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Infighting Tearing Up Alameda Education Foundation

Sources are telling us that infighting among the officials at the Alameda Education Foundation (AEF) is threatening the existence of the organization. Officials are considering the dissolution of AEF if they can’t resolve the current money squabbles.

The financial troubles seem to revolve around AEF Executive Director Brooke Briggance’s reported annual $60,000 salary, and the non-profit’s inability to raise $20,000 to pay for an external audit of their books. The audit is required to allow them to seek larger grants and donations. According to their I.R.S. filings, AEF raised $102,834 in direct contributions in 2006, down from $152,508 in 2005. (Reports for 2006 are the latest available.) For 2006, AEF’s total budget was $370,049, so Ms. Briggance’s $60,000 salary represents 17% of the budget, or 59% of total direct contributions for the year. Ms. Briggance’s salary plus the $20,000 for an audit would consume 80% of one year’s contributions to the organization. Ms. Briggance joined AEF in September of 2007.

Sources tell us that AEF was created to get Alameda’s local business community supporting our schools, but then began competing with the PTAs for funding from the parent community. One reader wrote “I think that the AEF program has been misleading and misguided in recent years – and ultimately not doing what it was intended to do.” Earlier this year, we spoke with and heard from several parents across Alameda who felt that AEF wasn’t transparent in their use of the funds raised, and that they didn’t equitably distribute program funds across all schools in the district. (At that time, we found a high concentration of Otis, Edison and Franklin school parents among the officials at AEF.)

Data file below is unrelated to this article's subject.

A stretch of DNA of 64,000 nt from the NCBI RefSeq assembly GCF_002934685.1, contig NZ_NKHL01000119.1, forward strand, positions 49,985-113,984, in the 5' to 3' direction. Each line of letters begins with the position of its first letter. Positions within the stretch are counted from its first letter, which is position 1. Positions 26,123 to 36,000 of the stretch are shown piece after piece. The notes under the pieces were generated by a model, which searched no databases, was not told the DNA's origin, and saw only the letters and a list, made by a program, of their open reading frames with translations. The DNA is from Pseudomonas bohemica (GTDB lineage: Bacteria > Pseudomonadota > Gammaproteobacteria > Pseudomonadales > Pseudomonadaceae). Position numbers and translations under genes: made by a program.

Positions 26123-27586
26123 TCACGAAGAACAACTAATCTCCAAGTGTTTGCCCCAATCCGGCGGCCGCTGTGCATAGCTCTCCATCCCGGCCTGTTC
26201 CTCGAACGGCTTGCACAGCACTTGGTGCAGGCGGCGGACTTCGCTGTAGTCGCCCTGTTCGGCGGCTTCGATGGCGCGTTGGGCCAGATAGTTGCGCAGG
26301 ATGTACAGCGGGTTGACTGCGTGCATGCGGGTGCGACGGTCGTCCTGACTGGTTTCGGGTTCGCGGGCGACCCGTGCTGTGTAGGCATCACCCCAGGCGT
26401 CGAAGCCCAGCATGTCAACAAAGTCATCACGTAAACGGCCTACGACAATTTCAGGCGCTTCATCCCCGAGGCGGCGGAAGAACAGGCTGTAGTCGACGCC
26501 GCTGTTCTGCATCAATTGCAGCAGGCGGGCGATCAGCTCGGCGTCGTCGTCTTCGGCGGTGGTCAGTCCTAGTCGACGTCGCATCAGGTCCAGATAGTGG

If AEF was created to get support from the business community, they have indeed strayed off the path, as Measure H, the school funding parcel tax that passed in June of this year, has angered much of the local small-business community and generated two lawsuits against the school district. According to Ian Merrifield, a local musician, Encinal High School graduate and son of Brooke Briggance, his mother was instrumental in crafting the language of Measure H. Mr. Merrifield wrote a comment about Measure H earlier this year on a local blog:

Oh, and one very final comment to Dave Kirwin.

I can’t give you every name of the people who worked on the parcel tax language. But I can tell you that one of the people who was very instrumental in writing it was my mother, Brooke Briggance, Executive Director of the Alameda Education Foundation.

Comment by Ian Merrifield — March 11, 2008 @ 10:29 pm

AUSD Board Trustee David Forbes has also praised school board candidate Ronald Mooney for his contribution to Measure H and previous school parcel taxes. In addition, it has been reported to us and written about publicly by Alameda parents that Franklin School parents Genet Garamendi and Becca Rosati were also instrumental in crafting the Measure H language.

Genet Garamendi is the daughter of California Lt. Governor John Garamendi, and Becca Rosati – her full-name is Rebecca Rosati-Perata – is the daughter of California State Senate President Don Perata. She was also listed on their website as a contact for K.A.S.E. a local Political Action Committee that pushed for the passage of Measure H. Ronald Mooney has held various positions within AEF, including President and Secretary, as well as Board Member, and was the Secretary for K.A.S.E.

As we hear more about the future of AEF, we’ll report it. But for now, we suggest you send your dollars into your local PTA rather than AEF.

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